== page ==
Author + information
- Nishant R. Shah, MD, MPH, MSc∗ (, )
- Michael W. Cullen, MD,
- Michael K. Cheezum, MD,
- Howard Julien, MD, MPH,
- Chittur A. Sivaram, MBBS and
- Prem Soman, MD, PhD
- ↵∗Noninvasive Cardiovascular Imaging Program, Brigham and Women’s Hospital, Harvard Medical School, 75 Francis Street, Boston, Massachusetts 02115
Rapid technological advances have made it challenging for trainees to gain independent interpretive competency in 1 or more of the cardiovascular imaging modalities during a standard 3-year cardiology fellowship. Consequently, many general cardiology fellows choose to dedicate at least 1 year of additional training to advanced cardiovascular imaging (ACVI).
Unfortunately, no standardized central resource from which to obtain information about training opportunities in ACVI exists. Similarly, ACVI training program directors must rely on word-of-mouth and institutional websites to attract potential trainees. Finally, before recent delineation of key principles for multimodality imaging training (1), ACVI training program directors have had to develop unique curricula. The resulting heterogeneity in training has led to uncertainty about the quality of any single ACVI training program.
To begin addressing these issues, we aimed to characterize the current state of ACVI training in the United States. More specifically, we sought to capture the heterogeneity of ACVI training programs and to create a standardized central database of these programs for American College of Cardiology (ACC) members.
In conjunction with the ACC Cardiovascular Imaging Section Leadership Council, FIT Section Leadership Council, and Cardiology Training and Workforce Committee, we created an online, response-adaptive survey designed to identify and characterize ACVI training programs at U.S. academic training institutions. The survey was administered in October 2014 to all 191 program directors of accredited adult general cardiology fellowships. Nonrespondents were automatically identified and received a second e-mail request. Data in survey responses identifying an ACVI training program were verified by written communication with the ACVI training program director.
Eighty-two academic institutions responded (43% survey response rate), including large universities, smaller universities, and community hospitals. Among responding institutions, 57% (n = 47) do not currently offer ACVI training. Among these institutions, 40 (85%) cited insufficient funding, 14 (30%) insufficient faculty, and 15 (32%) insufficient case volume as a reason for the lack of an ACVI training program. Nevertheless, 7 of these institutions intend to start an ACVI training program within 1 to 2 years and 12 others within 3 or more years.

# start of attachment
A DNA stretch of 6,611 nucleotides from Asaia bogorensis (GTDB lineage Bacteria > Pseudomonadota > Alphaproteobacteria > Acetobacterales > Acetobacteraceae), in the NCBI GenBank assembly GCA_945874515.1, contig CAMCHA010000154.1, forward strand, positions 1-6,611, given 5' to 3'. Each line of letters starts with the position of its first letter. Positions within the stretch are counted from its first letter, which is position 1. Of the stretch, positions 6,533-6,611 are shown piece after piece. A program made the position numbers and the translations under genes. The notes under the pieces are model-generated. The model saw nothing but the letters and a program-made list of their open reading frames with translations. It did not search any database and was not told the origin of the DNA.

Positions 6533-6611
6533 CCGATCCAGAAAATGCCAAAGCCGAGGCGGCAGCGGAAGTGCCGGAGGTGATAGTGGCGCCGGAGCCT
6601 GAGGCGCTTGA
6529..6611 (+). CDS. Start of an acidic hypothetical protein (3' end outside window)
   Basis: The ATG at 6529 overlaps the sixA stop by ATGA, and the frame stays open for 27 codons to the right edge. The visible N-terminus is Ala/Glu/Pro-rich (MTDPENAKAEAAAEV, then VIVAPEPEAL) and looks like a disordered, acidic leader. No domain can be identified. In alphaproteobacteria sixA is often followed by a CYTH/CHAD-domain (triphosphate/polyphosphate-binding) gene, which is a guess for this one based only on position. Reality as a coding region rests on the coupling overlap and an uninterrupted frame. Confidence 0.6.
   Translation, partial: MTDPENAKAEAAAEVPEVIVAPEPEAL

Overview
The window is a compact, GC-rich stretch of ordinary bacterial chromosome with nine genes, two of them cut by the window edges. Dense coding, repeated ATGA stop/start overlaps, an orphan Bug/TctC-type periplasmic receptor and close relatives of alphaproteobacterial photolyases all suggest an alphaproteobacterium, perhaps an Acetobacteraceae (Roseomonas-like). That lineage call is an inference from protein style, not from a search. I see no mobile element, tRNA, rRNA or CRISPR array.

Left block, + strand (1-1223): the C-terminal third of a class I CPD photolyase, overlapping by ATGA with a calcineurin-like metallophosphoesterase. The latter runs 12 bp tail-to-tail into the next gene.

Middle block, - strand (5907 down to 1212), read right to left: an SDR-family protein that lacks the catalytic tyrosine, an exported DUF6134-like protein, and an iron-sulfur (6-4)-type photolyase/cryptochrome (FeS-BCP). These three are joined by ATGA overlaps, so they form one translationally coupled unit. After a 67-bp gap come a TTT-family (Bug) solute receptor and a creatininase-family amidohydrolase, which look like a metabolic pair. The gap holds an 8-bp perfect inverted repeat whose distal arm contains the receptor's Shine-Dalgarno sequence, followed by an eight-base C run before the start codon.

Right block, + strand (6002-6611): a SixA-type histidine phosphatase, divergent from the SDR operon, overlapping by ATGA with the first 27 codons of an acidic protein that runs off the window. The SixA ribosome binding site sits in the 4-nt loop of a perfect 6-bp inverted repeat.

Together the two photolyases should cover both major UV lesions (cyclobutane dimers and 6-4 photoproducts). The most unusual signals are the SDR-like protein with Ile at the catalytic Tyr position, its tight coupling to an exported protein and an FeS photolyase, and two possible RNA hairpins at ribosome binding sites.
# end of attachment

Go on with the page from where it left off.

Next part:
The 35 institutions offering ACVI training are all large universities, including 11 in the Northeast, 12 in the South, 7 in the Midwest, and 5 in the West. The percentage of these 35 institutions offering training in cardiac MRI, cardiac computed tomography (CT), echocardiography, cardiac single-photon emission CT, cardiac positron emission tomography, vascular magnetic resonance angiography, and vascular CT are shown in Figure 1. Twenty-seven of 35 institutions (77%) offer a single advanced cardiovascular (CV) imaging training pathway, 6 offer 2 pathways, and 2 offer 3 pathways.
Among the 45 ACVI training pathways that we identified, 65 to 70 new trainees are accepted annually. Pathway duration varies from 1 year (56%) to 2 years (31%), with the remaining 13% flexible between 1 and 2 years. Thirty pathways (67%) include both cardiologists and radiologists among the teaching faculty, whereas 15 (33%) include only cardiologists across all advanced CV imaging training pathways. A large majority of pathways (84%) accept external candidates, among which a minority (37%) accept graduates from foreign cardiology fellowship programs.
Acknowledging the inherent limitations of survey-based investigation and our response rate, these results provide a first glimpse into the state of ACVI training in the United States. The information that we obtained on ACVI training opportunities is now available on ACC.org (2). In addition, we have shown 2 key findings among respondents: 1) a minority of large universities currently offer ACVI training, with significant geographic variation; and 2) among institutions that provide ACVI training, marked differences exist in the duration of training and modalities offered.
Given these findings, we believe that the ACC and the ACVI professional societies should work together to augment the quality and availability of ACVI training. First, they should jointly develop a more comprehensive multimodality imaging training statement with structured ACVI training pathways exclusive of the basic exposure to ACVI required for general cardiology fellowship. This will help to ensure high quality of all ACVI training programs and trainees. After standardization of training curricula, the ACC and the ACVI professional societies should dedicate the necessary resources to define and measure the value that ACVI experts add to clinical, research, and educational programs. Doing so will incentivize more institutions to invest in ACVI training. Ultimately, improvements in the quality and availability of ACVI training will help to establish ACVI as a board-certified subspecialty.
Please note: Dr. Sivaram is a data safety monitoring board member of Medtronic. Dr. Soman has received grant support from Astellas Pharma. All other authors have reported that they have no relationships relevant to the contents of this paper to disclose.
- 2016 American College of Cardiology Foundation
- Narula J.,
- Chandrashekhar Y.S.,
- Dilsizian V.,
- et al.
- ↵Advanced Imaging Training Program Database. Available at: http://www.acc.org/membership/sections-and-councils/imaging-section/training-resources. Accessed November 12, 2015.